Though new billionaire Scott Watterson’s iFIT started selling home fitness equipment 33 years before John Foley’s Peloton, it got quickly eclipsed—but now the OG home exercise brand is launching an all-fronts battle to regain lost ground that spans the mountains to the courtroom.
On the morning of March 22, 2021, a team of three fitness trainers backed by a 39-person film crew began a sunrise trek from the base camp of Mt. Everest to Kala Patthar, an 18,300-foot peak with an expansive view of the summit of the tallest mountain on Earth. As the guides hiked uphill, their trek was live-streamed to more than one million iFIT subscribers around the world, all working out on touchscreen-fitted NordicTrack and ProForm treadmills, bikes and ellipticals—with the machines automatically adjusting to the mountain’s escalating incline at every step. That trek was a preview of a new 18-part series of virtual workouts filmed in Nepal, part of a growing library of interactive workouts shot on the ground in locations ranging from Maui and the Grand Canyon to Tanzania’s Mt. Kilimanjaro and the Swiss Alps.
“I was on Everest while it was being filmed live, but I couldn’t do the whole workout,” says Scott Watterson, iFIT’s 66-year-old cofounder and CEO, in a late March Zoom call from his wood-paneled office in Logan, Utah. He adds with a chuckle: “My family suggests I need to spend a little more time in the weight room.”
When the pandemic shuttered gyms across the country last year, millions of Americans turned to exercise bikes, treadmills and online workouts at home—and the biggest winner of that shift was Peloton, which posted its first net profit in its history in 2020. But Peloton’s three million subscribers aren’t the only ones breaking a sweat over the nine-year-old startup: Watterson has been racing to catch up since Peloton launched its first bike in 2014. He’s been in the fitness game since 1977, when he and his college buddy Gary Stevenson started what later became iFIT, the maker of NordicTrack and ProForm exercise machines, when they were students at Utah State. When Peloton founder John Foley was still a teenager in the late 1980s, iFIT was pioneering home fitness with treadmills hooked up to VHS players that automatically adjusted the incline to match the workout on the tape.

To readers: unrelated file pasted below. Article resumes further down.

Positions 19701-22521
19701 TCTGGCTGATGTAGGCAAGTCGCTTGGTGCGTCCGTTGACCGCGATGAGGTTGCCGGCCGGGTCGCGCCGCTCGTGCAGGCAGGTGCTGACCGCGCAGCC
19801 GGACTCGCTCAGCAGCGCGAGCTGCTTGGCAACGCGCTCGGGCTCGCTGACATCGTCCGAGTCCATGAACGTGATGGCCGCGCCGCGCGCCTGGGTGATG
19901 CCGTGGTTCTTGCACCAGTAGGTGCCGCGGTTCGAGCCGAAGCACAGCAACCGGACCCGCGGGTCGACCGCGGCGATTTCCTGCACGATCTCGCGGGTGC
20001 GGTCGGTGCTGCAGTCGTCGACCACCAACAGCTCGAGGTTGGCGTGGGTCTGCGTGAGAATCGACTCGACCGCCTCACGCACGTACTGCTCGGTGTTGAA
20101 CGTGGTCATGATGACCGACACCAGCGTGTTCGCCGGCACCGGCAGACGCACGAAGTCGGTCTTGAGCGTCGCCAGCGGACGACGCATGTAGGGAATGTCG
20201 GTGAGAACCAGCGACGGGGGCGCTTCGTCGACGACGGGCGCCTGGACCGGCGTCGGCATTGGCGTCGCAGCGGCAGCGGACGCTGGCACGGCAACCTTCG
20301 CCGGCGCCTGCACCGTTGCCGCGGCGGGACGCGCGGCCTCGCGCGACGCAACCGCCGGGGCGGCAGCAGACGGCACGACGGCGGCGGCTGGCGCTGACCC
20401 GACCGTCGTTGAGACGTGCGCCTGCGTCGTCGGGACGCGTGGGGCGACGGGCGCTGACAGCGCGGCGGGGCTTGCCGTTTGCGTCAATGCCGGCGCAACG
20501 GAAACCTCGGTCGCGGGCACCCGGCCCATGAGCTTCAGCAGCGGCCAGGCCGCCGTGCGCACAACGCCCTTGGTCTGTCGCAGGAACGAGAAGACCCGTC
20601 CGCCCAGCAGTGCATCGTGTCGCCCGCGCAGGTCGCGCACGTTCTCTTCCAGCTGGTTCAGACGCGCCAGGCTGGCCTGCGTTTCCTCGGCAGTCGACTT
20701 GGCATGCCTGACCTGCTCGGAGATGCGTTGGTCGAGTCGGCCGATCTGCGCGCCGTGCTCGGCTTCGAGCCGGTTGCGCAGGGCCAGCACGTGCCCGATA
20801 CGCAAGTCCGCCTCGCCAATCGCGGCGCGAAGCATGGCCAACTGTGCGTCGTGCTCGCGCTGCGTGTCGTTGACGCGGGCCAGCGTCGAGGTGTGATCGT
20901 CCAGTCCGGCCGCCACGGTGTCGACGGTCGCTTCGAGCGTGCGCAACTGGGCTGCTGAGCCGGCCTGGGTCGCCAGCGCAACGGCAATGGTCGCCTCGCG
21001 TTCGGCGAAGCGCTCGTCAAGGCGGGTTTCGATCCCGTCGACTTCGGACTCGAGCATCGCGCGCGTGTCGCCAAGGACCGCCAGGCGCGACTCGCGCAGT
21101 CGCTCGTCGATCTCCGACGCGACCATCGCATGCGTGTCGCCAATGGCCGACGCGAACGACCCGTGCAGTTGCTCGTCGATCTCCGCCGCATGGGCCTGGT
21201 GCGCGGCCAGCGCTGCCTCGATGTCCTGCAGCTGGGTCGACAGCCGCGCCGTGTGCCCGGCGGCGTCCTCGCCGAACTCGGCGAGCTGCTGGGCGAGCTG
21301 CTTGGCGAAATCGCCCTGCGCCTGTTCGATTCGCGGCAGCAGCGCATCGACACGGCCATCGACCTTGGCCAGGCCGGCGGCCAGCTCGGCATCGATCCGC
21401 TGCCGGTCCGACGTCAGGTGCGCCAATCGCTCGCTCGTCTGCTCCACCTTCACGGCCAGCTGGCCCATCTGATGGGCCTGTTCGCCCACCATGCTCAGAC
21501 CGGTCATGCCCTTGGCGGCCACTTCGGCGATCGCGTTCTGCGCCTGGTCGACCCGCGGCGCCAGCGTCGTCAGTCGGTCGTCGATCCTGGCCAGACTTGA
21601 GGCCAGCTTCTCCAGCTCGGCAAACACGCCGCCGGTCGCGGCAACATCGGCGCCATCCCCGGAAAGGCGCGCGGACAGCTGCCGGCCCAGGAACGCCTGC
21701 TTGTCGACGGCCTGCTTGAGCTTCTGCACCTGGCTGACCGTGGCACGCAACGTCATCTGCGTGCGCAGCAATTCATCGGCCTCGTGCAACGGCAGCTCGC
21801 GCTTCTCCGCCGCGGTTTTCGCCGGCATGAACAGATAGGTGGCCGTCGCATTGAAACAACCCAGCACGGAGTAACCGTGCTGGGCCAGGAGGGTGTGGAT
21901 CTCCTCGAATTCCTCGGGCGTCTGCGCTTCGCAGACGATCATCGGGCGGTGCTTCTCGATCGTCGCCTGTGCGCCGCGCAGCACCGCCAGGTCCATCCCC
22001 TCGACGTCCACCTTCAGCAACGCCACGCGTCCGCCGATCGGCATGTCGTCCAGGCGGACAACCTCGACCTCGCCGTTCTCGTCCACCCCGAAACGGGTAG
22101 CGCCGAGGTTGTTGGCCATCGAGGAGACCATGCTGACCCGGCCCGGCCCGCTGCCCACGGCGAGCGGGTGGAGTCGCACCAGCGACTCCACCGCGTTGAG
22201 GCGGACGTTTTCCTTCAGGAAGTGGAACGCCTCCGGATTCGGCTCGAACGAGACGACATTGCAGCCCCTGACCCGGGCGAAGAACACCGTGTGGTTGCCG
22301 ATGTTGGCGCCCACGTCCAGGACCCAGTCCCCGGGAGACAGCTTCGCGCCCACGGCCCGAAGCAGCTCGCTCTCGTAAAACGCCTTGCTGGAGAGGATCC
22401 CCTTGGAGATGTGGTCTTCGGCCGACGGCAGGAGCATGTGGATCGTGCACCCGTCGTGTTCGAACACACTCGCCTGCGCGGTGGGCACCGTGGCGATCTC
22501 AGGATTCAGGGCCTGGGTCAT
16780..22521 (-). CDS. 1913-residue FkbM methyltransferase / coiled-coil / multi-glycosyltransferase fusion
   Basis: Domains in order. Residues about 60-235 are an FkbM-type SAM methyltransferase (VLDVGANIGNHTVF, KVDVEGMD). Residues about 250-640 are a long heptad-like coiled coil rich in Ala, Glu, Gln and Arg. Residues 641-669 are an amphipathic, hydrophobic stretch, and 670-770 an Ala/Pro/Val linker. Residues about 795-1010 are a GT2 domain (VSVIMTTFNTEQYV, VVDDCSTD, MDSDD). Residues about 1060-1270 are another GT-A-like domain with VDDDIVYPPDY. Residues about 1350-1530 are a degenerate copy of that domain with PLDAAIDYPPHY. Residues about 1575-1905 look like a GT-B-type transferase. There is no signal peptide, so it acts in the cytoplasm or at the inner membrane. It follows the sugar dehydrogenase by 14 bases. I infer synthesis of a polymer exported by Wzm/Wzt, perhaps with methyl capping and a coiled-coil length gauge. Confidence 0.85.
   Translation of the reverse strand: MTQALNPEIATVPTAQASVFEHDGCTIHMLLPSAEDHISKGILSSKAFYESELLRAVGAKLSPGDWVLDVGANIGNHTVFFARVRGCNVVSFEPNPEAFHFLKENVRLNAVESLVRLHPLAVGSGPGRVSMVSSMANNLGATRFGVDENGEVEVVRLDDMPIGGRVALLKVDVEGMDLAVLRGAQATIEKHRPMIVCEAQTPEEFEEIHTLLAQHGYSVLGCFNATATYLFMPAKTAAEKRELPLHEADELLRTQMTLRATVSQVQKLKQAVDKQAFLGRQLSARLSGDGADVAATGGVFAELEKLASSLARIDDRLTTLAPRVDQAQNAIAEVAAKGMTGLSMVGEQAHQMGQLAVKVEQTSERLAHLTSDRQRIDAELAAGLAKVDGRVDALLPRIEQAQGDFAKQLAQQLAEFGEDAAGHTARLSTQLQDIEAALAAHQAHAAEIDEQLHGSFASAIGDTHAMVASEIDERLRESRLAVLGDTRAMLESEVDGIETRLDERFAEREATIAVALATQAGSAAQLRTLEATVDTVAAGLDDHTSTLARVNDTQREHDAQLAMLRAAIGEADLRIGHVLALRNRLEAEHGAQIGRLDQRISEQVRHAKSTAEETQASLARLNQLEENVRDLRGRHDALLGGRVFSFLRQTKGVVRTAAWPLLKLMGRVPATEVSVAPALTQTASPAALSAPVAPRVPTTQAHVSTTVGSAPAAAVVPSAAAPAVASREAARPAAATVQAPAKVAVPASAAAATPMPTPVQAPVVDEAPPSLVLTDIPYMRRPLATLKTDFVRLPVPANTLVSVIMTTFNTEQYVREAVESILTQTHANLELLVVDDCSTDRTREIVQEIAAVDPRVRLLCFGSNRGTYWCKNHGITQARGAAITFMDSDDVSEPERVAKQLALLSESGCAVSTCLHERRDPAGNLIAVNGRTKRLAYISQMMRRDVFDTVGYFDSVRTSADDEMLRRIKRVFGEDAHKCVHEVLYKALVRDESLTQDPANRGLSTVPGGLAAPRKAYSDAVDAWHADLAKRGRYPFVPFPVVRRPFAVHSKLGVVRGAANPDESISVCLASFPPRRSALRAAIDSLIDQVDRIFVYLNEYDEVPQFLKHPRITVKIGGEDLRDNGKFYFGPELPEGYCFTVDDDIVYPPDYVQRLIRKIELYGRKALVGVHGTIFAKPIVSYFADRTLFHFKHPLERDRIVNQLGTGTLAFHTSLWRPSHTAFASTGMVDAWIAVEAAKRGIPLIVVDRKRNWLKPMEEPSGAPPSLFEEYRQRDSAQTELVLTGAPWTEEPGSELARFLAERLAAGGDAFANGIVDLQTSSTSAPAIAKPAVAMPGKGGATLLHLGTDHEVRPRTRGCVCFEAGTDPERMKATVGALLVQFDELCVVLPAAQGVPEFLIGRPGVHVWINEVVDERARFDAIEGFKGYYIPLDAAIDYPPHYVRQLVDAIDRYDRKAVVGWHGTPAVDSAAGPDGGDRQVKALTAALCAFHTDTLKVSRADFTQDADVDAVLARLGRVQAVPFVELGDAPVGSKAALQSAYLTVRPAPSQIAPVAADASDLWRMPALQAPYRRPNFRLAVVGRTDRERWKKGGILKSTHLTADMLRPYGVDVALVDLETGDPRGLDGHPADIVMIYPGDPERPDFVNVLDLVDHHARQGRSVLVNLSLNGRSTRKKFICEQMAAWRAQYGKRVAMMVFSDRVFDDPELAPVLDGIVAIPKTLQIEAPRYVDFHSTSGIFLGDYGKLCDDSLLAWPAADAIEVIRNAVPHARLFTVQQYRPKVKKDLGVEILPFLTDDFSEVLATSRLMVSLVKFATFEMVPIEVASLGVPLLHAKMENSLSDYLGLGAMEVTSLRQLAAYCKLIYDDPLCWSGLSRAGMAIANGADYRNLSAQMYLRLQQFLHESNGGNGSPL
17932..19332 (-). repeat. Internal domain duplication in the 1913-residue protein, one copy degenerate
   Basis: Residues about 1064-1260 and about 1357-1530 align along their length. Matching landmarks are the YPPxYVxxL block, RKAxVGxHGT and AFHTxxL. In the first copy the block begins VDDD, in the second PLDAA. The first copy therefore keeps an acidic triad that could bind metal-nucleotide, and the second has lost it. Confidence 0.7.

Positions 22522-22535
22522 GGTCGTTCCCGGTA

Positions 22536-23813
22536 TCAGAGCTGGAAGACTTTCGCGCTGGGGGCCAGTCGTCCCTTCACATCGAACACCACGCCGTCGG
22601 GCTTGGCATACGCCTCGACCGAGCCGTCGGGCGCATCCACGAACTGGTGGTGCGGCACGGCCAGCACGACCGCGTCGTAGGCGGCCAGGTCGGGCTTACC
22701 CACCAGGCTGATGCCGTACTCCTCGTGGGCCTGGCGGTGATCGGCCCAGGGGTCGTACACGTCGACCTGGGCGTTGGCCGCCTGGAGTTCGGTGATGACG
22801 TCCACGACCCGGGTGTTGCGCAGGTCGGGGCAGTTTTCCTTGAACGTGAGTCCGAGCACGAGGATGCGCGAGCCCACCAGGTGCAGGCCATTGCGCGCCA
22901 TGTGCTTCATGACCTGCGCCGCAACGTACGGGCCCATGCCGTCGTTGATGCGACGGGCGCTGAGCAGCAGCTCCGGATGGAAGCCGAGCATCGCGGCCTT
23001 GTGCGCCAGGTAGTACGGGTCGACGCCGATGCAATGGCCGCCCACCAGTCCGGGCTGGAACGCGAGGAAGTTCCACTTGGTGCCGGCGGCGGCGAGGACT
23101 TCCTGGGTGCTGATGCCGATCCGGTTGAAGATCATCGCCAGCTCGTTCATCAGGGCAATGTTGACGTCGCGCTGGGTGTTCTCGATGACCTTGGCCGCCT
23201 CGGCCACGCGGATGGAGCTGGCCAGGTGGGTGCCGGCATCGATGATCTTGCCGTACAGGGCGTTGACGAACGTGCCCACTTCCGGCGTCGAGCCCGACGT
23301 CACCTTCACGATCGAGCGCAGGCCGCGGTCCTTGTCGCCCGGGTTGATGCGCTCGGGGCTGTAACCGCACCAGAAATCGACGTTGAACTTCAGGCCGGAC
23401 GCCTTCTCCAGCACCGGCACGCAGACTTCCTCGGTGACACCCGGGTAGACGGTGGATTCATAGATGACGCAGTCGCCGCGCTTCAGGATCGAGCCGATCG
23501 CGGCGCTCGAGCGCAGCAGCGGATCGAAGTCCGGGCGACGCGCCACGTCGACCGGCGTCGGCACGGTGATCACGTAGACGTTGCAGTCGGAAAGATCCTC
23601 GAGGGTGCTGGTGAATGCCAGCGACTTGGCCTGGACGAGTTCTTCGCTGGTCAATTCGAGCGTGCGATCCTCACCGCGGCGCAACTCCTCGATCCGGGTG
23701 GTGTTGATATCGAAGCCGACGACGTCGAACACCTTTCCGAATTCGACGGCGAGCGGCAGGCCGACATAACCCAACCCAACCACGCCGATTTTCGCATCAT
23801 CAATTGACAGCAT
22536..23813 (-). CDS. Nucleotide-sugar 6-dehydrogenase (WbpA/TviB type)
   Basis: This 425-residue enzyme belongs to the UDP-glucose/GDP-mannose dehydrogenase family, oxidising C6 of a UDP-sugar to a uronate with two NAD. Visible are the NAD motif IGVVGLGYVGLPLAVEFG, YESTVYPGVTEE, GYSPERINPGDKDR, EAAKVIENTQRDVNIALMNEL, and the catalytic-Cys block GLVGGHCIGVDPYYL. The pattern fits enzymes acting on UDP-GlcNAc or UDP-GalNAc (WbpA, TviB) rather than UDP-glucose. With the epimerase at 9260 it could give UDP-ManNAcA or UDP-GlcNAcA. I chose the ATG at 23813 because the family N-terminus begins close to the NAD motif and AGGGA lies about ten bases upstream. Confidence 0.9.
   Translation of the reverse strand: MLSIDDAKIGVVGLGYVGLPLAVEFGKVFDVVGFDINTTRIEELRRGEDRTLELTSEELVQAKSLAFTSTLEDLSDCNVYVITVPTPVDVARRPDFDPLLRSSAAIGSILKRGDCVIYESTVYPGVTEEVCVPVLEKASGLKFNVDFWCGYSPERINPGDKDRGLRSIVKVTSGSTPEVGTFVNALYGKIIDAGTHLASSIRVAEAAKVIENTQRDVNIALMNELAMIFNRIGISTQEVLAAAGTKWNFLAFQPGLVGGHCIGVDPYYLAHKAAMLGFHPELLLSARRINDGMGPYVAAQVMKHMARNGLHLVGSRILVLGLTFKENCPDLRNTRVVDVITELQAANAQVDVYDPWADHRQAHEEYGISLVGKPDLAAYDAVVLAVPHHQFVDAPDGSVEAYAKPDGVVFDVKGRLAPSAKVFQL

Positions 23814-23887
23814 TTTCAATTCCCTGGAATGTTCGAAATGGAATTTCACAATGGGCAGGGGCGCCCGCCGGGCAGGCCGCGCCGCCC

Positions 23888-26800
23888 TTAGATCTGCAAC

Once the largest maker of fitness equipment in the world, iFIT has since been dethroned by the much younger Peloton. After an alleged 2013 meeting at iFIT’s Logan office, where iFIT claimed in a 2016 lawsuit that Foley asked for access to the company’s bike technology—an offer the firm refused—Peloton took off and quickly eclipsed its older competitor. When the pandemic hit, Peloton’s popular touchscreen-fitted indoor bike and online workout classes allowed it to cement its place at the top: Its nearly $3 billion revenues last year—its first full year since going public in September 2019—were double iFIT’s $1.5 billion.
iFIT is now planning its own public listing, less than a year after securing a $200 million investment from Bernard Arnault-backed private equity outfit L Catterton in October. That deal valued the company at $7 billion, and Forbes estimates that Watterson’s majority stake in iFIT is worth $3.2 billion (Forbes applies a 10% discount to valuations of private companies). That’s more than Foley’s $2 billion fortune, which is largely made up of his 6% stake in Peloton including options.
They’re not the only ones fighting for a cut of the booming $244 billion global market for fitness classes, equipment and wearables. Five newcomers including AI-powered fitness mirror startup Tempo and strength training machine maker Tonal have collectively raised more than $800 million since January 2020, while Lululemon acquired fitness device maker Mirror for $500 million last June. Spin bike studio SoulCycle is also getting into home fitness, launching its own at-home bike in October, while Apple is now competing for eyeballs and muscles after debuting its Fitness+ service in December. And Beachbody, which saw digital subscriptions to its fitness streaming platform grow by 53% in 2020, went public in a merger with exercise bike maker Myx Fitness and a blank-check company in June in a deal that transformed it into an instant threat to both Peloton and iFIT while making its cofounder Carl Daikeler into a billionaire.